Speaking Truth to Power

Last night my husband and I attended a concert called One City One Symphony at Cincinnati Music Hall. For the past several years the Cincinnati Symphony Orchestra has chosen one concert a year to facilitate community conversation around a theme. This year’s theme? Speaking truth to power.

I sat in the balcony of the beautifully refurbished Grand Dame of music halls, immersed in powerful music by a world-class orchestra as they played music by three composers who spoke truth to power in widely divergent historical/political/cultural settings.

As I listened, I asked myself, when have I spoken truth to power?

The answer erupted in my chest like hot lava. It slid down my cheeks in hot tears. I’ve been speaking truth to power for 32 years, ever since the birth of our youngest son, Joel. What appeared at birth to be hypotonia mushroomed into moderate cognitive disabilities, an anxiety disorder, kyphosis of the spine, and autism.

Each and every parent of a child with a disability sinks or swims according to their ability to speak truth to power.


We begin with the medical establishment. Let’s face it. Doctors hold a lot of power. It took me longer than I like to admit to grasp the fact that I was the expert on Joel. It was imperative that I speak the truth of what I saw/felt/heard every day as Joel’s mom; that I stand up and use my voice no matter how intimidating, uncaring, or busy a doctor appeared to be. My voice, speaking Joel’s truth, is an integral part of Joel’s medical treatment plan.

We quickly move from the medical establishment to the powerful world of insurance. How many hours have you spent on the phone with insurance representatives? How many letters have you written? How many tears have you shed in frustration? Once again, we speak the truth of the absolute necessity for therapy and medication in order for our children to live full lives. We will not stand for doors slammed in our faces. We shrug off the pain and knock on the next door until we get what we know our children need and deserve.

Before we know it, our children go off to school, and we learn to navigate the sticky thickets of IEP meetings. We find ourselves sitting around conference tables under flickering fluorescent lights, surrounded by six, eight, or ten professionals from the educational establishment. What do we do in these meetings? We speak the truth of our children's giftings as well as their needs in order to achieve the best possible outcomes for their lives. I can’t count the number of times I cried in an IEP meeting. Embarrassing, yes. But they were tears of anger, and anger is always a good motivator. I was determined that the truth of the totality of Joel’s personality be spoken in those rooms. Because Joel had no voice, I was his voice. His father was his voice.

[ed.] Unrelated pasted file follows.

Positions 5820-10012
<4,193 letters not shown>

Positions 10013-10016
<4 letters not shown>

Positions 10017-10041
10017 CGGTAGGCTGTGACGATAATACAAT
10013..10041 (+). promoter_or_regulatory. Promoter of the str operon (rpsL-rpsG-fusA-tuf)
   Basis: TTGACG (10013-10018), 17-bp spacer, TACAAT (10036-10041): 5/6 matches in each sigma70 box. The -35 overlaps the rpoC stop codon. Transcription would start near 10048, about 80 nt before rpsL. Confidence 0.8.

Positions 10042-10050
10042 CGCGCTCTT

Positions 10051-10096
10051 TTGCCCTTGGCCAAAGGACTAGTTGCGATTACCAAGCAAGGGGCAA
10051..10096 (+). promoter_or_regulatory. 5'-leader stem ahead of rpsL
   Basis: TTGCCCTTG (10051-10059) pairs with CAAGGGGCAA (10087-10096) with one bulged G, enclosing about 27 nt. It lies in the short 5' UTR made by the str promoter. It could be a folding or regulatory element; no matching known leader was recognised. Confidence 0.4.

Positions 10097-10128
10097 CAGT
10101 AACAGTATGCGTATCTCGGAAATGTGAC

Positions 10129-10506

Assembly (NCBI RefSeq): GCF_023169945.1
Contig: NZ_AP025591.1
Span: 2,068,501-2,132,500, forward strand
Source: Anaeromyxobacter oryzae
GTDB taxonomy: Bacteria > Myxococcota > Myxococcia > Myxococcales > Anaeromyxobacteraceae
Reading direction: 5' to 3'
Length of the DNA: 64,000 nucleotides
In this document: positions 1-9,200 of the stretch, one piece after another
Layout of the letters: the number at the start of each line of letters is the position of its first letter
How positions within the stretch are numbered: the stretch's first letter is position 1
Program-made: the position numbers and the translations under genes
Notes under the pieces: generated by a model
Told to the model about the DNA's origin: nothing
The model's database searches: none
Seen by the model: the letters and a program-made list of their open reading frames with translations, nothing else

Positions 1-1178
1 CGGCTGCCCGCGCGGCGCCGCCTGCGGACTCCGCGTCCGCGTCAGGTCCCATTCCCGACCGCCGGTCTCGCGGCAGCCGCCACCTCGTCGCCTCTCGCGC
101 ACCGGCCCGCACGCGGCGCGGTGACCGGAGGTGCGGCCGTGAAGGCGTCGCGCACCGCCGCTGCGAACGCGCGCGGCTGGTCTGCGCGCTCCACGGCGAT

IEP meetings morph into ISP meetings once our children graduate from school and move into the muddy waters of adult services.  Now we’re speaking the truth of our children’s personalities and needs not to the local educational establishment, but to county boards of developmental disabilities. We speak that truth to federal agencies as well, such as CMS, the agency that oversees Medicaid. Once again, we find ourselves attending meetings, writing letters, making phone calls to make sure our children receive the services they need to live meaningful lives as adults. When CMS threatened to shut down farm communities for adults with autism (our son lived on one of these farms at the time), my husband and I found ourselves speaking Joel’s truth to the state and federal government.

What happens if we don’t speak the truth of our children to the powers-that-be? Our children get lost and fall through the cracks. They fall prey to monsters of societal ignorance, governmental incompetence, and corporate greed. Their lives become small and circumscribed by the walls of home and aging parents.

I am so thankful for a husband who stands up with me to speak Joel’s truth to those in power. I am thankful for the health and the energy and intelligence to be able to continue this journey of speaking truth to power. I am thankful that my voice can be a voice for those who do not have the health, energy, or intelligence for this work. I am thankful for the support of people like you. Together, we achieve so much more than we can ever achieve on our own.

May God continue to give us strength and wisdom to continue the work, which is a life-long journey!

I am thankful to the Cincinnati Symphony Orchestra for cultivating this conversation.

- Kathy Bolduc